Cosatu: Don’t resign over new tax Act

The federation says workers should rather prepare for mass strikes to have the new law repealed.

FILE: Cosatu says it has mad a call for the mobilisation of members against the new Act. Picture: Thomas Holder/EWN

JOHANNESBURG - Congress of South African Trade Unions (Cosatu) has called on South African workers not to resign over the new pension fund reforms, saying they should rather prepare for mass strikes and a battle to have the law repealed.

Cosatu has called on the State to repeal the new Tax Administration Amendment Act, which has synchronised how pension and provident funds are governed.

The federation's leaders are concluding a two-day meeting on the reforms, and what this means for its relationship with the African National Congress (ANC).

The laws prevent the withdrawal of all provident funds, but Cosatu says this is exactly why workers prefer the investment scheme.

Cosatu's Bheki Ntshalintshali has called on workers from across the political and racial divide to fight the new pension law.

"The federation has already issued a call to all affiliates to mobilise workers and their families; to come out and protect their savings and livelihoods. We are determined to wage and win this fight."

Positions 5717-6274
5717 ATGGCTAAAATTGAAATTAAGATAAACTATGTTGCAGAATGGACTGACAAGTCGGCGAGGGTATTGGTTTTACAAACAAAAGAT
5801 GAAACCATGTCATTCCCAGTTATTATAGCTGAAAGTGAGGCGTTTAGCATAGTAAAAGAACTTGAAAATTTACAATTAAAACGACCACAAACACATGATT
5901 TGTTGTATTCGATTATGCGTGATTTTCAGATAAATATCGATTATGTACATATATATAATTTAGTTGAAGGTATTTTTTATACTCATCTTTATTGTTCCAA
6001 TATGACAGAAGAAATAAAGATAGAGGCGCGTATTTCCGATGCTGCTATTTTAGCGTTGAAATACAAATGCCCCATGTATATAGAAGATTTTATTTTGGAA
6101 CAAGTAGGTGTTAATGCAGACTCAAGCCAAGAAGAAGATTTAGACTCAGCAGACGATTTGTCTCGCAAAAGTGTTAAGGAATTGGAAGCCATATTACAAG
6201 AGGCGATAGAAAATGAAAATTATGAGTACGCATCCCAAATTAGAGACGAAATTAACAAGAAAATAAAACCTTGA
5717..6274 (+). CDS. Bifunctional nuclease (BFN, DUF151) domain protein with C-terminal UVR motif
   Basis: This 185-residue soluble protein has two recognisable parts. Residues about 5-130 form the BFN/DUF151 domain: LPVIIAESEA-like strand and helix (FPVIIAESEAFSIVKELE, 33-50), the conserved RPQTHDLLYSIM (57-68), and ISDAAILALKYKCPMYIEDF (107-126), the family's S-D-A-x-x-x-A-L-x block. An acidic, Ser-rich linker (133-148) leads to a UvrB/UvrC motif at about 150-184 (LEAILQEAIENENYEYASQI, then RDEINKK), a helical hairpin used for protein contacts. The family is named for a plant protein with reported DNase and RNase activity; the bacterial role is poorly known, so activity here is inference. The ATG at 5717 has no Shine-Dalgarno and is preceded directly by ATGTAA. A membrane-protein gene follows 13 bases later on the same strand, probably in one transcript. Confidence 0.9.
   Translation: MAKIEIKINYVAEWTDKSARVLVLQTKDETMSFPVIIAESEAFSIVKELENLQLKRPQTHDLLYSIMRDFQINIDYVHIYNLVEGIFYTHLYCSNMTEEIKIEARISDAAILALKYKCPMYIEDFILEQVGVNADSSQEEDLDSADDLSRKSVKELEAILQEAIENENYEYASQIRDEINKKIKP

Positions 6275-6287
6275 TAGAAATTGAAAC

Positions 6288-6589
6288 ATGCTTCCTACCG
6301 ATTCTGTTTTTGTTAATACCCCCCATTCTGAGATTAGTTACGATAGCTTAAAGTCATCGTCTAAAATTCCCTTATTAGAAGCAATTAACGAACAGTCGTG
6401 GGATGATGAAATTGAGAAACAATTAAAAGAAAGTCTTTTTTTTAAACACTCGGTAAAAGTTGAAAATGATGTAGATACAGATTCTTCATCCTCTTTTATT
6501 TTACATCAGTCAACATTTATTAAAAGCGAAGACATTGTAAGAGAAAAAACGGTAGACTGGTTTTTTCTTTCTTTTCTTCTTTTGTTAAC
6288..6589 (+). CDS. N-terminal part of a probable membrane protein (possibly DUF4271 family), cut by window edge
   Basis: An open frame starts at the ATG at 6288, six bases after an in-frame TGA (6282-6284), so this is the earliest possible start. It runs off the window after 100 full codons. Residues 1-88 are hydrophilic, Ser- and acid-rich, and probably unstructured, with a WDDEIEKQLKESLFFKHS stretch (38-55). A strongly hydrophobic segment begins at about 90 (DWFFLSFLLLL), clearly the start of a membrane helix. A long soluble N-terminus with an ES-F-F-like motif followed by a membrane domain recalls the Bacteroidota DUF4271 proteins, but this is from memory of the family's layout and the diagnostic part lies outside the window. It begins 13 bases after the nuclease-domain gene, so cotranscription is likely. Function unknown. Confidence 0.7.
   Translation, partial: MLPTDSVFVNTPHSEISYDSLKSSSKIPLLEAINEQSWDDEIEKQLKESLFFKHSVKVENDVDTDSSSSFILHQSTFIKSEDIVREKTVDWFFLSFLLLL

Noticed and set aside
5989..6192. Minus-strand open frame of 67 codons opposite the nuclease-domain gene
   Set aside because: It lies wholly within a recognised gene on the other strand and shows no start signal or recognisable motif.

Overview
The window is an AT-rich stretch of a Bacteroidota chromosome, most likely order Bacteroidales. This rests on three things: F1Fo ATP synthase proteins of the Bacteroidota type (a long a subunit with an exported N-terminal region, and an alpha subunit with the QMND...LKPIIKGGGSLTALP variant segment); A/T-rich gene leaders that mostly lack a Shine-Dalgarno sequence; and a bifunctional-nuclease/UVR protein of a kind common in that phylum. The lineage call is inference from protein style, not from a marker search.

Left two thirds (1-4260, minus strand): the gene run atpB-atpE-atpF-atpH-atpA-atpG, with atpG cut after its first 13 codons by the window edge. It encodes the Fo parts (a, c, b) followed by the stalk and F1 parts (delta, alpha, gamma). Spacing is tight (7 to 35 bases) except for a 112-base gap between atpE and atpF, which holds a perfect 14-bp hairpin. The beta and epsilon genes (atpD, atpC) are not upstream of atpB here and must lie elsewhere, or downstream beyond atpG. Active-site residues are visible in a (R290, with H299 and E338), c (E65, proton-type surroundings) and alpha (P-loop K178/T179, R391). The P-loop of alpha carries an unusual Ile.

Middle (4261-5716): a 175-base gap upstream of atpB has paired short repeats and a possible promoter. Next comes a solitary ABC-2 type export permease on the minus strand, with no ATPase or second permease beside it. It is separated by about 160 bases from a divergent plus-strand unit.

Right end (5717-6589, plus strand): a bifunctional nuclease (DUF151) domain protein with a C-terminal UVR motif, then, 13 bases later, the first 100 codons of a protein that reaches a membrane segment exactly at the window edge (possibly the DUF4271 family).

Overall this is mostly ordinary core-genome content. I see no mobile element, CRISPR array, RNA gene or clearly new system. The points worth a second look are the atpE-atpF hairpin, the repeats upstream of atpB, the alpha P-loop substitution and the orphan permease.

Ntshalintshali says they believe workers can win the fight through a strike, but fear what lies ahead.

"We believe that the National Treasury's intransigence signals that the worst is yet to come. We are going to see more war enacted to intervene in the workers' and individual rights."

The federation has also accused the national treasury of subverting consultation with trade unions and businesses at the National Economic Development and Labour Council (Nedlac).

Both Cosatu and the Black Business Council are warning the adjustment of legislation governing provident funds, will rob black people of access to large sums of capital, and infringe on their rights.

Cosatu president Sdumo Dlamini says treasury has taken control of workers deferred wages without consultation.

"It doesn't meet our expectations as the workers, he has signed a law where we are saying Nedlac has been undermined."

Black business council member Bridget Radebe says, historically, disadvantaged people have always relied on provident funds.

"There is no bank that is going to give them loans without collateral, and the only collateral we black people have ever had is the collateral of the provident fund. If that is taken from us, what next are we going to do to sustain our businesses?"

The business council has pledged to support Cosatu's campaign to have the law repealed and says proper consultation must take place.

LISTEN: What does the new legislation on retirement income entail?